Social Progress: A Difficult Conversation

Johan Schot |

We need to talk about Social Progress. We need to understand Social Progress. We need to create Social Progress. No policymaker, politician or parent is going to disagree with that trinity of sentiments. But let’s pause – what actually is ‘Social Progress?’ What does it now even mean? Does it mean ‘more is more’? Or have we tipped to the paradoxical point of ‘less’ is indeed ‘more’? Many would argue so.

The cracks in neoliberal, market-led economies with their accompanying motto ‘Globalisation Rules’ have rapidly become deep caverns. Seismic events such as Brexit and the rise of Trump in the US go some way to demonstrating the real sociopolitical consequences of our current national and global construction of ‘progress’ and the results of its accompanying inequalities. As economies crawl, sustainability screams and the climate pleads, it’s clear the world needs new ideas and definitions for ‘progress’. In a foreword from the Science Policy Research Unit’s 50th Anniversary brochure, I comment on our global situation:

“We see that the world is facing an increasing number of crises and persistent problems. The modern way of provisioning our basic needs is not sustainable in the long run, and is already causing climate change, profound societal turmoil, tensions and conflict on an unprecedented scale. It is clear that we cannot globalise our current ways of providing food, energy, mobility, healthcare and water.”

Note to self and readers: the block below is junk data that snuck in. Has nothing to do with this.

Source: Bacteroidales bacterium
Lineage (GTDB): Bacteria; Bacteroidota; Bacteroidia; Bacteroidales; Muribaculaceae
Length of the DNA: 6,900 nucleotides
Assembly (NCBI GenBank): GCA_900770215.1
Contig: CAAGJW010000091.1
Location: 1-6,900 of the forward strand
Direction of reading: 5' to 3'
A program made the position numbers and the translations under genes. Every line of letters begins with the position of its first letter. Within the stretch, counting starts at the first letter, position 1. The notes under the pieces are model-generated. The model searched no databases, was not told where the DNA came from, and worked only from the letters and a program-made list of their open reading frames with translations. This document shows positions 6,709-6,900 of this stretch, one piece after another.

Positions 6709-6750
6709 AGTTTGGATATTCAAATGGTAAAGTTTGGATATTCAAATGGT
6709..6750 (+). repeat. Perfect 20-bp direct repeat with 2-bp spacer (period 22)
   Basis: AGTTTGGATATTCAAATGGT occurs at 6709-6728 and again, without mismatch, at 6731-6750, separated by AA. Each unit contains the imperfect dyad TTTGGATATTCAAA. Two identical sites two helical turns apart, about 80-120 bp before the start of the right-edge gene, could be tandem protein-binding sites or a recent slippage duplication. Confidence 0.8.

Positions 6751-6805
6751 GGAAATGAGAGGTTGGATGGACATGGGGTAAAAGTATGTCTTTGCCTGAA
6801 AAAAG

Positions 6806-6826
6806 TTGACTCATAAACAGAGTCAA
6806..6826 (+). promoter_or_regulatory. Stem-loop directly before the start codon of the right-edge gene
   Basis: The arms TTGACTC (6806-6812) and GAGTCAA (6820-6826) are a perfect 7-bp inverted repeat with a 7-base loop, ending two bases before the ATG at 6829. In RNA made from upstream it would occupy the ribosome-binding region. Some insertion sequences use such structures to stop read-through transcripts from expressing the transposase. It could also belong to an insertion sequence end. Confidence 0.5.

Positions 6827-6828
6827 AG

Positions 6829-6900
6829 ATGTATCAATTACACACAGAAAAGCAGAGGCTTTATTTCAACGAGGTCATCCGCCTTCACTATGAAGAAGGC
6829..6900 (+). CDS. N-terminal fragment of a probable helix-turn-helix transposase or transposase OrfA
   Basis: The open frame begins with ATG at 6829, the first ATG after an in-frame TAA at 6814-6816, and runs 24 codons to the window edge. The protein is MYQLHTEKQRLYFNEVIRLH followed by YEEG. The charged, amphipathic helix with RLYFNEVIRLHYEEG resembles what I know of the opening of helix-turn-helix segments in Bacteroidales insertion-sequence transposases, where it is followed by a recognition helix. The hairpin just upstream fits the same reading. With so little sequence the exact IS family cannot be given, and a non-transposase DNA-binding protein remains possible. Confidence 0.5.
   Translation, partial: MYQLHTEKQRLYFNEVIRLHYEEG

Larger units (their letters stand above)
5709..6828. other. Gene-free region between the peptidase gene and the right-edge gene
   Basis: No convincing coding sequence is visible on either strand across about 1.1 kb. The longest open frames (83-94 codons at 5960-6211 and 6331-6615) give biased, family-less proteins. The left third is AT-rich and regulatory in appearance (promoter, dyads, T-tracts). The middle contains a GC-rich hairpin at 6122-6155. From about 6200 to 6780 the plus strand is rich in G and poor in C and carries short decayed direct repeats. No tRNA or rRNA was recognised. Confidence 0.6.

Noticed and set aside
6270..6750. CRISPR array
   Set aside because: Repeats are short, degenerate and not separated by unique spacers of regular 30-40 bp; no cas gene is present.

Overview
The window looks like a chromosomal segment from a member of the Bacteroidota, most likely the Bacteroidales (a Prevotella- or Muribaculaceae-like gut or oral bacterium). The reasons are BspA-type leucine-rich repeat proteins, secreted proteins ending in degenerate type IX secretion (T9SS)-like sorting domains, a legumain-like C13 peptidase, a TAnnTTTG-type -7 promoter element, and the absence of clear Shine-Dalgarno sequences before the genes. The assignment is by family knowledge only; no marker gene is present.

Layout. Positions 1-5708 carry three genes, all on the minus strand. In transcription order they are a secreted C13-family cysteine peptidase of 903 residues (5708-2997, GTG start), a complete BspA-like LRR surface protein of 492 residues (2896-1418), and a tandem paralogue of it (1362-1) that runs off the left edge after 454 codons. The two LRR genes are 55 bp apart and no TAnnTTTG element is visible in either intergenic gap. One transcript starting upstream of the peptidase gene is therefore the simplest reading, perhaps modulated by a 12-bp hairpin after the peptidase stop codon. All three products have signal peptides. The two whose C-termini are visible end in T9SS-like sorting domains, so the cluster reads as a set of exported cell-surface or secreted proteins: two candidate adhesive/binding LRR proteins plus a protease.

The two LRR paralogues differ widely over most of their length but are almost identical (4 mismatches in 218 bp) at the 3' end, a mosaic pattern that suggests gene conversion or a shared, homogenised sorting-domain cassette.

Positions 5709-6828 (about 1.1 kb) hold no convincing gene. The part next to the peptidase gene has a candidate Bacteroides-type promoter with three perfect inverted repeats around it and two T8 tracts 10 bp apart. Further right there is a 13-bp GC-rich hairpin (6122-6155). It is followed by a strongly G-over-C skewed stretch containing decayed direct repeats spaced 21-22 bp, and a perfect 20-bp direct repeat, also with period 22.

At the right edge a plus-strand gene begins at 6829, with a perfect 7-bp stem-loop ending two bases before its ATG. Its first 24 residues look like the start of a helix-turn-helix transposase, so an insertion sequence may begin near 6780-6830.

What therefore might be the answers? What should social progress look like for the 21st century? The International Panel on Social Progress of which I am part aims to highlight action-driven solutions in its forthcoming 2017 research-based report, ‘Rethinking Society for the 21st century’.  This report brings together 250 social scientists contributing to 22 chapters across a diverse topic range. Once released it will give essential momentum, knowledge and resource to politicians and ministers, the media, academics and teachers, charities and campaign groups who believe in and strive for a redefinition of what global progress can look like. It gives the chance to prompt conversation and debate on what ‘progress’ now means.

But isn’t this just ‘experts’ again the ‘populists’ will cry – telling us what to do, believe, feel? It is maybe. Yet it is also people who have concrete research, ideas and evidence based on a plurality of narratives and many years of examination. They do not emotively reach for the scapegoat named ‘Other’. They are looking for wider frames of reference with solutions still untold. Although, these ‘experts’ recognise and understand that our sociopolitical problems are real too. The social scientists behind the report, although ironically and conversely, stand as well in the ‘we need change’ camp. Like the stretched, put-upon communities, who at referendum Brexit, let out a collective kick to the gut of our ruling hegemonic paradigm, neoliberalism. Without ‘progress on progress’, social change and development shall continue to falter and our issues continue to grow and morph sprouting even less palatable intended and unintended outcomes. Reports such as the International Panel on Social Progress’s ‘Rethinking Society for the 21st century’ go some way to offering thoughtful ideas, promoting debate, giving glimmers of foresight, and very possibly, answers.

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